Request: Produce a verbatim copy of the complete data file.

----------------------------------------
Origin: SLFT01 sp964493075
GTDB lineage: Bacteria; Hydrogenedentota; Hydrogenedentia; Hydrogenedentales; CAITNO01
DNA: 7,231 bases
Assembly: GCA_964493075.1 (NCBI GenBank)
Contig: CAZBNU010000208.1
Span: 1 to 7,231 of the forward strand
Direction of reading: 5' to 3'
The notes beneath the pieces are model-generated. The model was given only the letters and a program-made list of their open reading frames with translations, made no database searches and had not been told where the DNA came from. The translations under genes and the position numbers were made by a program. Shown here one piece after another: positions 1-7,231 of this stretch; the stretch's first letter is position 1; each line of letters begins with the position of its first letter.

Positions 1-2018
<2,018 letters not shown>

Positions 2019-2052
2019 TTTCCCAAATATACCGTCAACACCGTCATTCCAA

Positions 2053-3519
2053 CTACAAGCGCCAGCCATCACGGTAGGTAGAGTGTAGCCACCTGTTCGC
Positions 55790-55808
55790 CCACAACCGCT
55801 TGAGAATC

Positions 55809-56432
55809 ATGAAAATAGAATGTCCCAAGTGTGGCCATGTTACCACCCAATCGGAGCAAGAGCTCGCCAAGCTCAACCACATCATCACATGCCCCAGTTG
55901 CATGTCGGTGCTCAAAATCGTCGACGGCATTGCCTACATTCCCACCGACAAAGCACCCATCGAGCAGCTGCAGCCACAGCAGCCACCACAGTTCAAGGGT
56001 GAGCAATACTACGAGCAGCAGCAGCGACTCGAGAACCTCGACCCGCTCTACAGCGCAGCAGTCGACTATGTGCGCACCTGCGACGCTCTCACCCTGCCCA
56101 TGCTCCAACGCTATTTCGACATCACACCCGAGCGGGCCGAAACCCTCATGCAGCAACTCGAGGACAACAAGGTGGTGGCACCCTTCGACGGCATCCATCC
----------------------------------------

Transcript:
Origin: SLFT01 sp964493075
GTDB lineage: Bacteria; Hydrogenedentota; Hydrogenedentia; Hydrogenedentales; CAITNO01
DNA: 7,231 bases
Assembly: GCA_964493075.1 (NCBI GenBank)
Contig: CAZBNU010000208.1
Span: 1 to 7,231 of the forward strand
Direction of reading: 5' to 3'
The notes beneath the pieces are model-generated. The model was given only the letters and a program-made list of their open reading frames with translations, made no database searches and had not been told where the DNA came from. The translations under genes and the position numbers were made by a program. Shown here one piece after another: positions 1-7,231 of this stretch; the stretch's first letter is position 1; each line of letters begins with the position of its first letter.

Positions 1-2018
<2,018 letters not shown>

Positions 2019-2052
2019 TTTCCCAAATATACCGTCAACACCGTCATTCCAA

Positions 2053-3519
2053 CTACAAGCGCCAGCCATCACGGTAGGTAGAGTGTAGCCACCTGTTCGC
Positions 55790-55808
55790 CCACAACCGCT
55801 TGAGAATC

Positions 55809-56432
55809 ATGAAAATAGAATGTCCCAAGTGTGGCCATGTTACCACCCAATCGGAGCAAGAGCTCGCCAAGCTCAACCACATCATCACATGCCCCAGTTG
55901 CATGTCGGTGCTCAAAATCGTCGACGGCATTGCCTACATTCCCACCGACAAAGCACCCATCGAGCAGCTGCAGCCACAGCAGCCACCACAGTTCAAGGGT
56001 GAGCAATACTACGAGCAGCAGCAGCGACTCGAGAACCTCGACCCGCTCTACAGCGCAGCAGTCGACTATGTGCGCACCTGCGACGCTCTCACCCTGCCCA
56101 TGCTCCAACGCTATTTCGACATCACACCCGAGCGGGCCGAAACCCTCATGCAGCAACTCGAGGACAACAAGGTGGTGGCACCCTTCGACGGCATCCATCC